Towards building results-oriented public schools
Some urgent steps are necessary if things are ever going to work in our public schools. As things stand now, if the truth must be told, public schools are no more than training ground for thugs and touts as evidenced in the complete noisy arena that most public schools remain, coupled with general poor aptitude that typifies the existence of most public school students resulting in their constant poor performances in external examinations. This rot dates as far back as the era of free education in the Second Republic when the place of libraries, librarians and laboratories were jettisoned, and the nation has carried on since then as if education can make any meaningful impact on the learners without emphasis on books, reading and practical. Education is the bedrock of any nation, and allowing a complete nosedive as it has happened in the case of Nigeria is at the detriment of any nation.
At the moment, almost every sector of the Nigerian life is being taken over by highly incompetent people, quite sadly as the diligent ones are bowing out. The decades of massive decay which successive governments continue to ignore have since begun to yield its negative results and undoubtedly, Nigeria’s chickens are coming home to roost. Unless concerted efforts are made to stem the tide from now on, the nation may be heading towards a very bleak future. The nation must go back to re-enacting the necessities of functional libraries and laboratories either in each school, or in every school complex where such facilities can be made available for the use of some schools. Then all the other factors militating against progress in all public schools must be critically looked into and addressed.
The first woe bedevilling the education sector is the method of teachers’ recruitments, which has become so politicized that only those connected to politicians now stand the chance of gaining appointment into teaching. Such an ugly trend has given rise to the employment of so many poor teachers, and the preponderance of laxity and complete nonchalance in most public schools. The situation is so pathetic that within the crops of today’s teachers, there are many who themselves cannot sit and obtain a pass mark in the subject they purportedly teach unless allowed to cheat! Many cannot form their own notes and the common practice for many is to copy on the board directly from textbooks. All those applying for teaching ought to be allowed to go through the same process of ascertaining their proficiency, and only the best candidates should be considered. With such method in place, the quality of teachers in the government’s employ will be guaranteed, and getting the best out of learners would not be such a difficult task.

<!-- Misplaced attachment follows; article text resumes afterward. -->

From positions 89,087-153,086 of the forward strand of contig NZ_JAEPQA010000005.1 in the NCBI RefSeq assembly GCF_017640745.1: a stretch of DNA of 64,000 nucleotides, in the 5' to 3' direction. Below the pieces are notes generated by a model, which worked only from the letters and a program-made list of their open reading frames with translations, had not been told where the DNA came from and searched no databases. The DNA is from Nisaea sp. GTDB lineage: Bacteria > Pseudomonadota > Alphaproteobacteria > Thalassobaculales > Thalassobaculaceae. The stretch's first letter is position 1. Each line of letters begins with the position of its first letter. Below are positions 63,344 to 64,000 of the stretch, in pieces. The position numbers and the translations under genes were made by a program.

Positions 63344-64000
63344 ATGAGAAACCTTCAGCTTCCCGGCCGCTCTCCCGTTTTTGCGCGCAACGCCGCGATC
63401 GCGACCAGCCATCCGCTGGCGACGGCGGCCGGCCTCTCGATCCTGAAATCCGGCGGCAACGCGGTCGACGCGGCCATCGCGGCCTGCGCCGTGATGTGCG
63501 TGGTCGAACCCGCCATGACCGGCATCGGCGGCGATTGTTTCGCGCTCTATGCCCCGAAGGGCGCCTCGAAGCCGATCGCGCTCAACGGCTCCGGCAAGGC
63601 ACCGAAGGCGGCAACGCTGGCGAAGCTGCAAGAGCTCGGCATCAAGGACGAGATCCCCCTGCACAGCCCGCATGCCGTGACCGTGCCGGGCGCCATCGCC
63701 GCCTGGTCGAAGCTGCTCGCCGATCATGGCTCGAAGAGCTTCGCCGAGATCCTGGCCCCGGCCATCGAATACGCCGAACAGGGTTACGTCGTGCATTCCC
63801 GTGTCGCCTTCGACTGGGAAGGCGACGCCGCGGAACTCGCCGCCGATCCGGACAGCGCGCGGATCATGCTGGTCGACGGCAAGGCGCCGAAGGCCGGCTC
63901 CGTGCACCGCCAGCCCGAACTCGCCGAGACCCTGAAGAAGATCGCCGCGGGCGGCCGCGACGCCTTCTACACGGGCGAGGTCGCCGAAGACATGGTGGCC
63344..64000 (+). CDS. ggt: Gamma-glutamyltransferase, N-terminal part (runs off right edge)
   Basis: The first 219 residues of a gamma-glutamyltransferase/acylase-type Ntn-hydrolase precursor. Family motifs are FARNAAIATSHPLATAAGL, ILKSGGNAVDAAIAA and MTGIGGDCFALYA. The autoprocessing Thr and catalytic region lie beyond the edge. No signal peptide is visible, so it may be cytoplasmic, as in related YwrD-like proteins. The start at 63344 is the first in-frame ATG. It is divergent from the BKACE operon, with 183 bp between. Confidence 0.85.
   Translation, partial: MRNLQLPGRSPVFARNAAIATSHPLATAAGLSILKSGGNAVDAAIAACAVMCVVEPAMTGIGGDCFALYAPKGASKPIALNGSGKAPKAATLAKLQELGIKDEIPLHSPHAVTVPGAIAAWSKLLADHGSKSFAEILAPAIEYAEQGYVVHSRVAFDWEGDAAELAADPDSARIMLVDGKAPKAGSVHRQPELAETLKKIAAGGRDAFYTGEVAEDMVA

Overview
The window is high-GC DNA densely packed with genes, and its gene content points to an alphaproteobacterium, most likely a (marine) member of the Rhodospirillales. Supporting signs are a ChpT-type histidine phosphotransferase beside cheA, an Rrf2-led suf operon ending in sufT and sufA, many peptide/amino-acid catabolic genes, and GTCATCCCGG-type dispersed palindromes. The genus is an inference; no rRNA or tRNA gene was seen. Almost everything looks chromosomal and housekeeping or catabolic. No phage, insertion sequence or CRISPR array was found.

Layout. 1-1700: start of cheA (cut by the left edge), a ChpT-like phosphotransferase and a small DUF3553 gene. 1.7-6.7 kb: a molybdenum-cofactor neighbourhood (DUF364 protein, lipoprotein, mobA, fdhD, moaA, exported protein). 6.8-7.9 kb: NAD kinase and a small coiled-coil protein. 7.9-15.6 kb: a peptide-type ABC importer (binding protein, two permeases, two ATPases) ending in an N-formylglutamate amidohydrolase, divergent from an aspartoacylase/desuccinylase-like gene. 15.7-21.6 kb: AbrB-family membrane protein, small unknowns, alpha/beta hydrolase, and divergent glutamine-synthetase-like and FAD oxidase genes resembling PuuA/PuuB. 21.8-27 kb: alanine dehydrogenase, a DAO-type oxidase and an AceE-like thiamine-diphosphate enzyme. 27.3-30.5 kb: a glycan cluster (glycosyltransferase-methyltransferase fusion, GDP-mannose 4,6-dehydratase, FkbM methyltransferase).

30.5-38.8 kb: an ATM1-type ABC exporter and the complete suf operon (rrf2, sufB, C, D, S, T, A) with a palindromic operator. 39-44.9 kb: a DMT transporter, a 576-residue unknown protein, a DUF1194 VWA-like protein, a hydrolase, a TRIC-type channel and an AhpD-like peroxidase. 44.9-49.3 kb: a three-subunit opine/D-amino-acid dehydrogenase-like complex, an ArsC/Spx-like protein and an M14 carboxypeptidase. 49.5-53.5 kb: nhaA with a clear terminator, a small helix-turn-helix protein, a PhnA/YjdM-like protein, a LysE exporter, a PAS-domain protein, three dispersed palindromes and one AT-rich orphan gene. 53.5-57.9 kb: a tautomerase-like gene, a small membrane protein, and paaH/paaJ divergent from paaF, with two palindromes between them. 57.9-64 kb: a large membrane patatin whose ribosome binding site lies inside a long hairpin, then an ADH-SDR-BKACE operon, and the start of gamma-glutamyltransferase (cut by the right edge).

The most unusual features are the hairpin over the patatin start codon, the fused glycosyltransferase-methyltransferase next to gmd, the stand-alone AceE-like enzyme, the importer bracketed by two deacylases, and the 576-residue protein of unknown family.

Again, it may not be proper to peg the age limit of those applying for teaching to under thirty as done in some states including Lagos. In most cases, such categories of candidates are neither experienced nor ready for the job. But this is not to suggest that candidates within that age bracket who are able to scale through the proficiency test should not be considered for appointment Once the quality of teachers being brought into the system has been perfected, the next task will be to put in place an effective monitoring unit and its operation should be a clear departure from what currently obtains. As at now, those put in that position are bereft of ideas on how to keep teachers on their toes. Days of routine visits to schools are announced and everyone comes around just to put up appearances of working. Besides, what the so-called inspectors do most of the time is to sit at the principals’ offices, call for statutory records which they hardly check properly before collecting whatever their host can offer and then dashing off to another school. Such archaic monitoring makes public school teachers very relax, almost to the point of never wishing to do anything. The recent separation of Quality Assurance from the Ministry of Education as a parastatal of its own has not made any significant impact. Perhaps because the body is still manned by same old personnel its operation still remains lacklustre.